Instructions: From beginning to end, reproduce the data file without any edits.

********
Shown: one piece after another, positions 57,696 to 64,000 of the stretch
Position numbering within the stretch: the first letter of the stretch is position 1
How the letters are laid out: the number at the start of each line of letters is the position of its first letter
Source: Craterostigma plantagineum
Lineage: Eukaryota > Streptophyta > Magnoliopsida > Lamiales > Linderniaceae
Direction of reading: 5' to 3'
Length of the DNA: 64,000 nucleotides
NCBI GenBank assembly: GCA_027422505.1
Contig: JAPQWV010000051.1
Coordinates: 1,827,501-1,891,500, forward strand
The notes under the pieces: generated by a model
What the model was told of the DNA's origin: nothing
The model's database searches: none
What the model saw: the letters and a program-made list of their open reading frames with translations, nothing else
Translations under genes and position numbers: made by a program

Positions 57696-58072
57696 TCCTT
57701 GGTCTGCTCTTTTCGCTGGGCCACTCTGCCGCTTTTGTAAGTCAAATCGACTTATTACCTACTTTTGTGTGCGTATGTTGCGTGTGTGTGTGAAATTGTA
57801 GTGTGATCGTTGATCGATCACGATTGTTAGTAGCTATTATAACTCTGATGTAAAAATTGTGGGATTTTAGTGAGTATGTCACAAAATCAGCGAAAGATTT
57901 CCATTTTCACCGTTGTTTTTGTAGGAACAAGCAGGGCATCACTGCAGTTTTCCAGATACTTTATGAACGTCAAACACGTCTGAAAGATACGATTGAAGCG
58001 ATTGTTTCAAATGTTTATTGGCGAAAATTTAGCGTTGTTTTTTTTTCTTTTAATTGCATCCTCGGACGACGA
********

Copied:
Shown: one piece after another, positions 57,696 to 64,000 of the stretch
Position numbering within the stretch: the first letter of the stretch is position 1
How the letters are laid out: the number at the start of each line of letters is the position of its first letter
Source: Craterostigma plantagineum
Lineage: Eukaryota > Streptophyta > Magnoliopsida > Lamiales > Linderniaceae
Direction of reading: 5' to 3'
Length of the DNA: 64,000 nucleotides
NCBI GenBank assembly: GCA_027422505.1
Contig: JAPQWV010000051.1
Coordinates: 1,827,501-1,891,500, forward strand
The notes under the pieces: generated by a model
What the model was told of the DNA's origin: nothing
The model's database searches: none
What the model saw: the letters and a program-made list of their open reading frames with translations, nothing else
Translations under genes and position numbers: made by a program

Positions 57696-58072
57696 TCCTT
57701 GGTCTGCTCTTTTCGCTGGGCCACTCTGCCGCTTTTGTAAGTCAAATCGACTTATTACCTACTTTTGTGTGCGTATGTTGCGTGTGTGTGTGAAATTGTA
57801 GTGTGATCGTTGATCGATCACGATTGTTAGTAGCTATTATAACTCTGATGTAAAAATTGTGGGATTTTAGTGAGTATGTCACAAAATCAGCGAAAGATTT
57901 CCATTTTCACCGTTGTTTTTGTAGGAACAAGCAGGGCATCACTGCAGTTTTCCAGATACTTTATGAACGTCAAACACGTCTGAAAGATACGATTGAAGCG
58001 ATTGTTTCAAATGTTTATTGGCGAAAATTTAGCGTTGTTTTTTTTTCTTTTAATTGCATCCTCGGACGACGA